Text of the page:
After four “Hotel Transylvania” movies it’s pretty obvious that by now, even Genndy Tartakovsky. I think despite his name being plastered all over this new sequel that he probably didn’t have much to do with its creation. Now that the series is four movies deep, along with a short lived TV series, “Transformania” feels so much less like a high stakes sequel, and a lot more like an extension of the TV series. Watching it, it felt like the studios merely took four scripts for the cancelled series, and stapled them together to create this hodgepodge adventure.
When Van Helsing’s mysterious invention, the “Monsterfication Ray”, goes haywire, Drac and his monster pals are all transformed into humans, and Johnny becomes a monster. In their new mismatched bodies, Drac, stripped of his powers, and Johnny, loving life as a monster, must team up and race across the globe to find a cure before it’s too late, and before they drive each other crazy. With help from Mavis and the human Drac Pack, the heat is on to find a way to switch themselves back before their transformations become permanent.
Everything here is absolutely repetitive, failing to cover any new ground, and just going over the same old beats once more. Dracula (Brian Hull fills in for Adam Sandler with a damn good Sandler impersonation) still mourns the days when it was just him and Mavis, despite being in a fulfilling relationship with Van Helsing’s great granddaughter, and having an adorable grandson (who is literally nothing more than a side character now). Mavis insists she loves Johnny the way he is, and we get to see the Drac Pack do what they do best: continue their individual shtick that have cemented them as reliable if boring side characters.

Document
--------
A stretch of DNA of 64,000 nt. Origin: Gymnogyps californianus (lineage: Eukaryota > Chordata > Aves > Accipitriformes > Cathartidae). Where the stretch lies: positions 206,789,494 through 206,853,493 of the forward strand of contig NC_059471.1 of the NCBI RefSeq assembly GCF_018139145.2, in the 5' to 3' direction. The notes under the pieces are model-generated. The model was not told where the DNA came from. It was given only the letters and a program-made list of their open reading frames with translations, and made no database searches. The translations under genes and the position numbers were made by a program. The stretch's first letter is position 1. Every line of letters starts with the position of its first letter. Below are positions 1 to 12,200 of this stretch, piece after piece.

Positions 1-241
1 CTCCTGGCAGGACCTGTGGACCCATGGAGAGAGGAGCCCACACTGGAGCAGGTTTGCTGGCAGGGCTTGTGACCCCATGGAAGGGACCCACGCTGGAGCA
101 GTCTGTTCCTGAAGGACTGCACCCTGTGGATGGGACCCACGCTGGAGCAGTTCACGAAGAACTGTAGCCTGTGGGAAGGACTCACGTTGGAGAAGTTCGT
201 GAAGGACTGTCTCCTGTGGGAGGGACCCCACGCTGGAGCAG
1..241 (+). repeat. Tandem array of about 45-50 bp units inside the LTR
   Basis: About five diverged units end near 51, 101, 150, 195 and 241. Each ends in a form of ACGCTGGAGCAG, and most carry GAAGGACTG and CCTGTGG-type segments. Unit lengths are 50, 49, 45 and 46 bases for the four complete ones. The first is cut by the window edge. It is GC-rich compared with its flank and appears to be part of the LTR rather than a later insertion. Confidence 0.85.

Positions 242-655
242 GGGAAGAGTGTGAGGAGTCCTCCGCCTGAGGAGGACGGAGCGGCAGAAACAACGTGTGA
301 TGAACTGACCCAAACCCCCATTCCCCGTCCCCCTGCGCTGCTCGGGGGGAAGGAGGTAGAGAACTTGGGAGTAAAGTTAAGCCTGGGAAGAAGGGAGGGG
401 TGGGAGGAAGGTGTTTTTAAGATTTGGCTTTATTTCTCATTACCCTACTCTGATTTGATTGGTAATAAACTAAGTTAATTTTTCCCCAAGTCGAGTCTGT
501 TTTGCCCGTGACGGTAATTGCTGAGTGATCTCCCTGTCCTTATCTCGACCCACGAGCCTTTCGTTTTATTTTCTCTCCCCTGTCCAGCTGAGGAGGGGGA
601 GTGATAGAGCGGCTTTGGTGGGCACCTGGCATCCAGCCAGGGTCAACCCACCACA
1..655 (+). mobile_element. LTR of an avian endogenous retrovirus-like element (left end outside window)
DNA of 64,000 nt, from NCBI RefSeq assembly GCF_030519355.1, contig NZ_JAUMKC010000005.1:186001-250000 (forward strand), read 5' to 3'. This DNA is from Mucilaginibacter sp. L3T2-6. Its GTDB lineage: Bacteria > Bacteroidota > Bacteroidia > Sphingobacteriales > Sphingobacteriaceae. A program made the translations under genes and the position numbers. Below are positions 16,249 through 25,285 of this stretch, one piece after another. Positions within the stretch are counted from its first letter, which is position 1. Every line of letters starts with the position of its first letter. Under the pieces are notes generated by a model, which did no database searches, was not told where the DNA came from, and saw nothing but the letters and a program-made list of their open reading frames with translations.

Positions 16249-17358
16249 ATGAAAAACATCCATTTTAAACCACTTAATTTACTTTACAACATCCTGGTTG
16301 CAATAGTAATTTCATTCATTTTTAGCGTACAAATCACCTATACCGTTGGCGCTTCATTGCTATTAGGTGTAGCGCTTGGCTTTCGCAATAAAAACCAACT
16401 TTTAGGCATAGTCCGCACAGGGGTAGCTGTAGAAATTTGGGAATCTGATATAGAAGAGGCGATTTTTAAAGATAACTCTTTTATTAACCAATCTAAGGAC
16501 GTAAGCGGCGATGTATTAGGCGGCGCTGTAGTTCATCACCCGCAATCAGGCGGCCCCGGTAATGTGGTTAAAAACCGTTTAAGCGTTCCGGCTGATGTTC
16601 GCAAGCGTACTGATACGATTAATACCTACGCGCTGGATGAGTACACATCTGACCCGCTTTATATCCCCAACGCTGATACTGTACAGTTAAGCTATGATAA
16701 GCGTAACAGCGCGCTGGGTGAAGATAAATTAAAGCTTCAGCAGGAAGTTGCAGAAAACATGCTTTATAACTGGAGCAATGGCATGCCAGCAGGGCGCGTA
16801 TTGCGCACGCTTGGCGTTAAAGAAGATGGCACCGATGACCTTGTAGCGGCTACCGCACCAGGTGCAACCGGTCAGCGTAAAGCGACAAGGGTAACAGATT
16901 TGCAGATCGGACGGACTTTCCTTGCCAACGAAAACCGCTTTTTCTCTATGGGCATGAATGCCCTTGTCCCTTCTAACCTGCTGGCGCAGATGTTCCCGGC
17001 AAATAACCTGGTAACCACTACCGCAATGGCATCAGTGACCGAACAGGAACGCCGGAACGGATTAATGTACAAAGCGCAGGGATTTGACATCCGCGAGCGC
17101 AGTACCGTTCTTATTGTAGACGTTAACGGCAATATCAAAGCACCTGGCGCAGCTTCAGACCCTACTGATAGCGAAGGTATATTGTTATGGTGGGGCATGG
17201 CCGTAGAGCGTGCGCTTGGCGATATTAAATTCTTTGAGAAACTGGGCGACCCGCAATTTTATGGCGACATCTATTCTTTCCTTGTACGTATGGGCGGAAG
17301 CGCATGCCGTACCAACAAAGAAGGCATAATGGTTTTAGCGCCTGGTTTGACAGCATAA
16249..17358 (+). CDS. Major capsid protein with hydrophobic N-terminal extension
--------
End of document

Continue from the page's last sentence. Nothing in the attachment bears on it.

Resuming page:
This time around the idea of Dracula giving his daughter the hotel and being unwilling to hand it over, feels like a step back for the character. Everything here struggles to feel like genuine conflict and stakes, as compared to the previous films. It also completely forgets what made the original film so great, with great heart, themes about growing up and learning to let go et al. Instead it’s a lot of human Drac and monster Johnny walking through a jungle to find the film’s maguffin, with Mavis and co. not far behind. A lot of what unfolds are gags that feel tired, while lazily ignoring the once great tension between Drac and Johnny.
“Transformania” is so lazy that they even forget that the monsters are supposed to be hiding from humans, as monster Johnny walks around public spaces freely without drawing any attention. Despite some briefly humorous moments, “Transformania” is dull, lousy, and completely ignores why the first film worked so well.
Now Streaming on Amazon Prime Video.